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Probabilistic Numerics for Differential Equations - 21st April 2015



Numerical algorithms, such as methods for the numerical solution of integrals and ordinary differential equations, as well as optimization algorithms can be interpreted as estimation rules. They estimate the value of a latent, intractable quantity – the value of an integral, the solution of a differential equation, the location of an extremum – given the result of tractable computations (“observations”, such as function values of the integrand, evaluations of the differential equation, function values of the gradient of an objective). So these methods perform inference, and are accessible to the formal frameworks of probability theory. They are learning machines.

Taking this observation seriously, a probabilistic numerical method is a numerical algorithm that takes in a probability distribution over its inputs, and returns a probability distribution over its output. Recent research shows that it is in fact possible to directly identify existing numerical methods, including some real classics, with specific probabilistic models.

Interpreting numerical methods as learning algorithms offers various benefits. It can offer insight into the algebraic assumptions inherent in existing methods. As a joint framework for methods developed in separate communities, it allows transfer of knowledge among these areas. But the probabilistic formulation also explicitly provides a richer output than simple convergence bounds. If the probability measure returned by a probabilistic method is well-calibrated, it can be used to monitor, propagate and control the quality of computations.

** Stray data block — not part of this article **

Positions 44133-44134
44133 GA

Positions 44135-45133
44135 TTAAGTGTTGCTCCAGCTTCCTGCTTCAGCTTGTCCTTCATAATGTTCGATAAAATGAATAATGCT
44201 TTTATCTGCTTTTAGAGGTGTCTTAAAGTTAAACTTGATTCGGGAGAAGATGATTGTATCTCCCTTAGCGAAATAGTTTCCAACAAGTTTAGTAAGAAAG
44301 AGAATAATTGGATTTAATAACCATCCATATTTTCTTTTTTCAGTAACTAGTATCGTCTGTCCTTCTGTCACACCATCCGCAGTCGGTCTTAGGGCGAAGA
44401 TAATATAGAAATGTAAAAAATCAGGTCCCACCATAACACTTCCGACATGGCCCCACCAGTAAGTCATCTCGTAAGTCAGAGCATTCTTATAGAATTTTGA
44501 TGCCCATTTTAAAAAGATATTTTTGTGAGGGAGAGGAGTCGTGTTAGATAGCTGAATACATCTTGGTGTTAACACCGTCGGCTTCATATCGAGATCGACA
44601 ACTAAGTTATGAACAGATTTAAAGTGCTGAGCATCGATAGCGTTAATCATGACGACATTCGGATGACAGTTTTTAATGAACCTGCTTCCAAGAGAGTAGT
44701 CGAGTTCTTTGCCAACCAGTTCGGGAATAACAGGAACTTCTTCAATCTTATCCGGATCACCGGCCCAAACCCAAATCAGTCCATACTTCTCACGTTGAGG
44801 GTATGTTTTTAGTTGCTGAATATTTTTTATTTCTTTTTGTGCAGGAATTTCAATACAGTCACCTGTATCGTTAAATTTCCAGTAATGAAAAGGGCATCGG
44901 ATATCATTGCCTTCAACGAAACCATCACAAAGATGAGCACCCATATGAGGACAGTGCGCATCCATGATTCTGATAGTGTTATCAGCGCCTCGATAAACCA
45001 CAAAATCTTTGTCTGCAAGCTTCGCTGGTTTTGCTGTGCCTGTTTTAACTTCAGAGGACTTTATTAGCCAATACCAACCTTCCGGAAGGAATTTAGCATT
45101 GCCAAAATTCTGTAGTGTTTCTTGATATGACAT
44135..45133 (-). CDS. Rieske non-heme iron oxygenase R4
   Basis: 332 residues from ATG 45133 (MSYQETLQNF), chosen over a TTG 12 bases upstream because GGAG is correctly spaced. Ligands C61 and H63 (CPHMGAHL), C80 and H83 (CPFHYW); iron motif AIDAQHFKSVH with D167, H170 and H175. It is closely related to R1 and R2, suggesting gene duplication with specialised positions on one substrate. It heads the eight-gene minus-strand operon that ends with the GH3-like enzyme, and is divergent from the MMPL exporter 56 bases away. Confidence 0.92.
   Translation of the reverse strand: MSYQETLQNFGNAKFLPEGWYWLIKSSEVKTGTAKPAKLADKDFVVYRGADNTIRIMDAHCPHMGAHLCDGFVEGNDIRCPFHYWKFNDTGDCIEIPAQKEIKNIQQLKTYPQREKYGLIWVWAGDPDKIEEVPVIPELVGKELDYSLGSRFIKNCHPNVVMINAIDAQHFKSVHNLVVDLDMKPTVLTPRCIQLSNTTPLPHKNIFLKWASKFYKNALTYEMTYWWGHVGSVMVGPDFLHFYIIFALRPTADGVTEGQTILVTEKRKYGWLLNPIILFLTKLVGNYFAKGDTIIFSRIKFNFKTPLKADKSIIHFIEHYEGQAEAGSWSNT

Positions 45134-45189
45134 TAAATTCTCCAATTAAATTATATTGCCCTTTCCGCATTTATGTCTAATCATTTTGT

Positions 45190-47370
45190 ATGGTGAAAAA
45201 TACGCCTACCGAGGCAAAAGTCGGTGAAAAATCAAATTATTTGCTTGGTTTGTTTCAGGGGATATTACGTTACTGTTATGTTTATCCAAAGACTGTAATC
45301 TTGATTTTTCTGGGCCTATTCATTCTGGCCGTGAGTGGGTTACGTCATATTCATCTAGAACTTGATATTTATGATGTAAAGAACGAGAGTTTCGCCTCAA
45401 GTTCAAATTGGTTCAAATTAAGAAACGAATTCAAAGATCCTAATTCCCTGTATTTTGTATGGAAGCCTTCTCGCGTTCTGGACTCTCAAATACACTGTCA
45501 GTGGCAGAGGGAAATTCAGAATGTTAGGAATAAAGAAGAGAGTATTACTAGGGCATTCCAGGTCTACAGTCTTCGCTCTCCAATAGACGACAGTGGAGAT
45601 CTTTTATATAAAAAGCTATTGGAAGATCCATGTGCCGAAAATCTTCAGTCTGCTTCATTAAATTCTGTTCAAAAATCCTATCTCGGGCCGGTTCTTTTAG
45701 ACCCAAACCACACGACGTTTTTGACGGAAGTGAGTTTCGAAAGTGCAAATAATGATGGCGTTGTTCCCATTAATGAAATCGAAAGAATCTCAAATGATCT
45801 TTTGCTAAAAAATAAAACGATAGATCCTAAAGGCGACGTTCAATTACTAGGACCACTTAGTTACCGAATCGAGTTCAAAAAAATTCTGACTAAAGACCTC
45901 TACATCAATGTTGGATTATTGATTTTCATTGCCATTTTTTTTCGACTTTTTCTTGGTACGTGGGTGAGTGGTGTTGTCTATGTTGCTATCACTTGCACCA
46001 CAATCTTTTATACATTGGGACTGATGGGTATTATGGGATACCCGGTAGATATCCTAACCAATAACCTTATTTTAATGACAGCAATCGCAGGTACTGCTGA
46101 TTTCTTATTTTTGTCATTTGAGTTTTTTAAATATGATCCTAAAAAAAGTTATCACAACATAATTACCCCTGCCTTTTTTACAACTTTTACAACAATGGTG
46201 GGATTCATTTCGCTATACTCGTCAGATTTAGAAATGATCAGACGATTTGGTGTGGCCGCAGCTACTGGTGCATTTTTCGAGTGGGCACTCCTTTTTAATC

Further links and references for probabilistic numerics can be found at



Dr. Philipp Hennig, Emmy Noether Group Leader at the Max Planck Institute for Intelligent Systems, Tübingen.

Philipp is a leading researcher in the emerging field of Probabilistic Numerics (PN). His research has established formal foundations for PN in areas that include optimisation, differential equations and experimental design.


Prof. Martin Hairer, Regius Professor of Mathematics at the University of Warwick.

Martin's research has contributed to our theoretical understanding of stochastic partial differential equations (SPDEs) and led to the development of new Taylor-like approximation schemes for SPDEs. He was recently awarded a prestigious Fields Medal in recognition of his achievements in this area.


Dr. Catherine Powell, senior lecturer in Applied Maths and Numerical Analysis in the School of Mathematics at the University of Manchester.

Catherine's research covers numerical analysis and is centered on approximation schemes and efficient computational tools for finding approximate solutions to partial differential equations (PDEs). Her research has let to applications that include fluid flow in porous media, image processing and electromagnetics.


Dr. Søren Hauberg, Technical University of Denmark.

Søren's background is in machine learning and computer vision research, where he works with geometric models of observed data. Søren's research tends to follow two directions: using geometric constructions to design models, or model constraints on data using geometry.


Dr. Patrick Conrad, University of Warwick.

Patrick recently joined Warwick from M.I.T. where he developed theoretical connections between the disciplines of Uncertainty Quantification and Monte Carlo Sampling. At Warwick, Patrick's work investigates the probabilistic solution of ordinary differential equation models.


Correspondance should be sent to c.oates (at)




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